After the binge-eating, the regrets and the digestive twinges. Citi isn't saying anything about its gastrointestinal issues right now, but it has confessed to some serious ingestion of new staff.
"Since the pandemic, we took the total number of people in ECM up by about 40%," Paul Abrahimzadeh, Citi's co-head of equity capital markets for North America told Bloomberg yesterday. Citi has been hiring investment bankers in the last nine months, the last six months, the last three months, and it's hiring them still, added Abrahimzadeh - particularly in the focus sectors (tech, healthcare, fintech) it announced during its recent investor day.
While it was known that Citi did some wild senior banker hiring last year, in the form of 70 new managing directors globally, of whom 40 were added in North America, this is the first time the bank has spelled out the extent of its recruitment activities in proportionate terms. It might be a little ill-timed.
Citi announces its first quarter results on Thursday this week, and the indications are that in the equity capital markets (ECM) business, where headcount is up 40% since 2019, revenues could be down by more than double that compared to last year. - Dealogic says that the fees Citi earned on ECM deals globally fell 90% in Q1 2022 versus Q2 2021.
If Abrahimzadeh has any regrets about hiring all those people in the circumstances, he isn't saying so. He predicts that things are going to get better very soon: "My guess is you’ll see some IPOs in the first half of the second quarter, but you’ll see the bulk of IPO issuance in the second half of Q2." Until then, he says Citi is "committed" to its "initiatives", which include the addition of more bankers in selective areas, alongside its retooling in M&A. - The bank just hired Gregor Feige from JPMorgan to lead its ECM technology and communications team.
Separately, in a case which will warm the cockles of any male bankers affronted by the empowerment of women during the Me Too movement, a banking MD (male) who lost his job by virtue of #MeToo complaints, has received a large payout several years later.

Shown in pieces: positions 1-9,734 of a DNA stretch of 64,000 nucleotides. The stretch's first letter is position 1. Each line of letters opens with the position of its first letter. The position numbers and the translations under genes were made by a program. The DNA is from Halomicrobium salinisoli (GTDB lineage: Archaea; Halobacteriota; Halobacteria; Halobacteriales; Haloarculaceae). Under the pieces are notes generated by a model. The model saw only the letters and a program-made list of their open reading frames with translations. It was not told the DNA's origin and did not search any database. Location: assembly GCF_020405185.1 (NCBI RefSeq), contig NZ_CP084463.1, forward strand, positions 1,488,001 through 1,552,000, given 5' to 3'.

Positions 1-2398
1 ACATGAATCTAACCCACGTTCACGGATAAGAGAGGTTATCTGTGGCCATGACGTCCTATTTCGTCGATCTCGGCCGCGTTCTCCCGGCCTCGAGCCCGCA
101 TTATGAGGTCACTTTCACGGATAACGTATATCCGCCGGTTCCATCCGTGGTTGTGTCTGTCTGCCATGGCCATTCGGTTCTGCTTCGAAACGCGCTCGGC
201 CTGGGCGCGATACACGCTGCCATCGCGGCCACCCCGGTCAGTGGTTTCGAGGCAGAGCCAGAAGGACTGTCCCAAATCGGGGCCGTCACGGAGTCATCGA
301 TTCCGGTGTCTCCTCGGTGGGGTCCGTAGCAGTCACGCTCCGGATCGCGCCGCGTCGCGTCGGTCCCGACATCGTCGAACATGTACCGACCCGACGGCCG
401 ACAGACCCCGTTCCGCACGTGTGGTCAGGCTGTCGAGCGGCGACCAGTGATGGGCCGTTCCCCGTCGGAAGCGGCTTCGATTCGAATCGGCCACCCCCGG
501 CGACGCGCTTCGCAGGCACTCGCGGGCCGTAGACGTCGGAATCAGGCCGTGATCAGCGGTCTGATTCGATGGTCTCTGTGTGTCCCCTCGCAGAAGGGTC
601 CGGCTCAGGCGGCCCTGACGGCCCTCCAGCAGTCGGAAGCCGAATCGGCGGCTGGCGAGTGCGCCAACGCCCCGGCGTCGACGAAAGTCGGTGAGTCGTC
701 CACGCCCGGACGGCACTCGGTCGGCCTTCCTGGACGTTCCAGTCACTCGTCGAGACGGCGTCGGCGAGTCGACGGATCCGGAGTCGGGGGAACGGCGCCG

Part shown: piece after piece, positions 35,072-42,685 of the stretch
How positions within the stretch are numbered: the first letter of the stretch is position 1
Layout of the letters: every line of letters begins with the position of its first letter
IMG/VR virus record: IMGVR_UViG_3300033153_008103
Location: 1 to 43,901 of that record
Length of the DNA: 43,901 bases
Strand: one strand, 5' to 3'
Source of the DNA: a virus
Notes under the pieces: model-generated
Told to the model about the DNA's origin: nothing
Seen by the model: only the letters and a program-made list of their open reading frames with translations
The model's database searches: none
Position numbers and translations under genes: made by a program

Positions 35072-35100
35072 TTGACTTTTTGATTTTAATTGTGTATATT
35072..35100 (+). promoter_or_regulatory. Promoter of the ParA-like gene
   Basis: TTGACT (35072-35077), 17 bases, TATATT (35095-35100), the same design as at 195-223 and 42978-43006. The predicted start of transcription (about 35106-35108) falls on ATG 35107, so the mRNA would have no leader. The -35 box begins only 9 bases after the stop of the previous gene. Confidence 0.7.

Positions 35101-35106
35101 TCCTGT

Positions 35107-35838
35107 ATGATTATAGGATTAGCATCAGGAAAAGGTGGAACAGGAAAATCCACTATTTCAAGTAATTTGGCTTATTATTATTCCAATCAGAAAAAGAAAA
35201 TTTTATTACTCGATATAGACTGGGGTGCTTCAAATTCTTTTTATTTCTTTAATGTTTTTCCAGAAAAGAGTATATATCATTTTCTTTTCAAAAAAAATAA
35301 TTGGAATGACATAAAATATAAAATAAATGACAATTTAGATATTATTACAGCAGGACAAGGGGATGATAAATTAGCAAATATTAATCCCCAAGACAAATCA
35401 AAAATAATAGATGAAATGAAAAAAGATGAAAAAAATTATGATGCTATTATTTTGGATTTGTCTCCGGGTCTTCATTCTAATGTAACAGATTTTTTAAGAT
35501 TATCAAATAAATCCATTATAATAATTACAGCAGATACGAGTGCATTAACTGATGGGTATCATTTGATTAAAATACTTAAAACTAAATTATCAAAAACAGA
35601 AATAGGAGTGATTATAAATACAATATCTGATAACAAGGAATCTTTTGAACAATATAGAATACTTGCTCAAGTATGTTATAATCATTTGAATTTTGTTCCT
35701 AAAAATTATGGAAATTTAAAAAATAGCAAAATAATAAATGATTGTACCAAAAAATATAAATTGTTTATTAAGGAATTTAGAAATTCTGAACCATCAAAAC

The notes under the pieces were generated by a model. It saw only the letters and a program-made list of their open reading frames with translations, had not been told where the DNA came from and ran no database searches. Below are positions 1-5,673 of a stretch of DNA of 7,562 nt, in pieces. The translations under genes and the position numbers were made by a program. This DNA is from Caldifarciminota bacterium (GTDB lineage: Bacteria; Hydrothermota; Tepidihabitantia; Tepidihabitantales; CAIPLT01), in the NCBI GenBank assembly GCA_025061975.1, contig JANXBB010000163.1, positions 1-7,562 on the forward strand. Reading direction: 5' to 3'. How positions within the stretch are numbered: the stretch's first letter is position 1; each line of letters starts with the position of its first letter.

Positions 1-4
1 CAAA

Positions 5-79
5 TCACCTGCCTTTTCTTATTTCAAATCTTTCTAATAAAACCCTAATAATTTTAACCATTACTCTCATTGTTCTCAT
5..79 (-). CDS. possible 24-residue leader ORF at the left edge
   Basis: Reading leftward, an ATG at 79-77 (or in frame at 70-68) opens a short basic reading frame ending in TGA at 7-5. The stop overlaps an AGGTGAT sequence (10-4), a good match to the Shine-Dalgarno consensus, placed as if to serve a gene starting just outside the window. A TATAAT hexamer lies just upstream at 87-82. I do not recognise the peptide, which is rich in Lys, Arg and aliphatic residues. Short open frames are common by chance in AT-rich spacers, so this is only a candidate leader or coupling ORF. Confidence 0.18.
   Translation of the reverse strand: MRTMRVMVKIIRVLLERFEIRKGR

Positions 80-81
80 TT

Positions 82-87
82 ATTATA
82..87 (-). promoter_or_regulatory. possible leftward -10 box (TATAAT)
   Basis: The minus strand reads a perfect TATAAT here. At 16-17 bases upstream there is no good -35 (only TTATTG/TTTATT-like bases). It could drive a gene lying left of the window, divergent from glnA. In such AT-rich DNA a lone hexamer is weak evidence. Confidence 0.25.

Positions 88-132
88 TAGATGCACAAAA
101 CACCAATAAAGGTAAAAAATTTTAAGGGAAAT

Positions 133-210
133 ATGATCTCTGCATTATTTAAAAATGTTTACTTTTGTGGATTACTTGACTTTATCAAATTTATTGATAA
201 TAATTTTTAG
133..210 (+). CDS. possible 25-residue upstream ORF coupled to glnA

Aurelien Gressier, a former managing director and deputy head of transaction banking for BNP Paribas in APAC was reportedly let go in 2017 following the publication of an article in French newspaper Liberation referring to some allegedly poor behaviour five years previously, in which Gressier was said to have barged into the office of a female colleague after arriving in Hong Kong in 2011 and demanded "a sex act." He was subsequently said to have made an inappropriate remark about the colleague's skirt and touched her waist.
Never quick to respond at that time, BNP overlooked all of this and promoted Gressier to MD. It was all going well for him, until the Liberation article - at which point another woman came forward and complained vaguely of inappropriate behaviour during after-work drinks (which Gressier denied). The bank panicked, and Gressier was fired.
Five years' later, he's now been compensated to the tune of $327k for unfair dismissal by the Paris Court of Appeal. The court said BNP reacted too late and violated French disciplinary rules when it finally fired Gressier (who is now a partner in a Paris boutique focused on operational efficiency). BNP promises to appeal Gressier's appeal.
Citi is expanding in Saudi Arabia and plans to apply for a banking licence there. “They paid their dues. They were in the penalty box long enough. They’re back in the game.” (WSJ)
ECM may have been challenged in the first quarter, but trading was not. “There’s definitely been more volatility than we expected coming into the year and that volatility benefited trading businesses, particularly on the fixed income side.” (Reuters)
Konnin Tam, Steve Lessar and Veena Isaac managed a $3bn strategy in BlackRock's private equity group’s secondaries unit and are leaving for Apollo. BlackRock found this out and fired them preemptively. (Bloomberg)
The coming corporate debt hangover. Outstanding corporate bonds increased by a net amount of $1.2 trillion between the start of the pandemic in March 2020 and the end of February 2022. During the coming year, these companies will have to pay out roughly the same amount – $1.2 trillion – either in bond principal repayments or interest. (Risky Finance)
Your next offsite: a virtual reality golf game. (WSJ)
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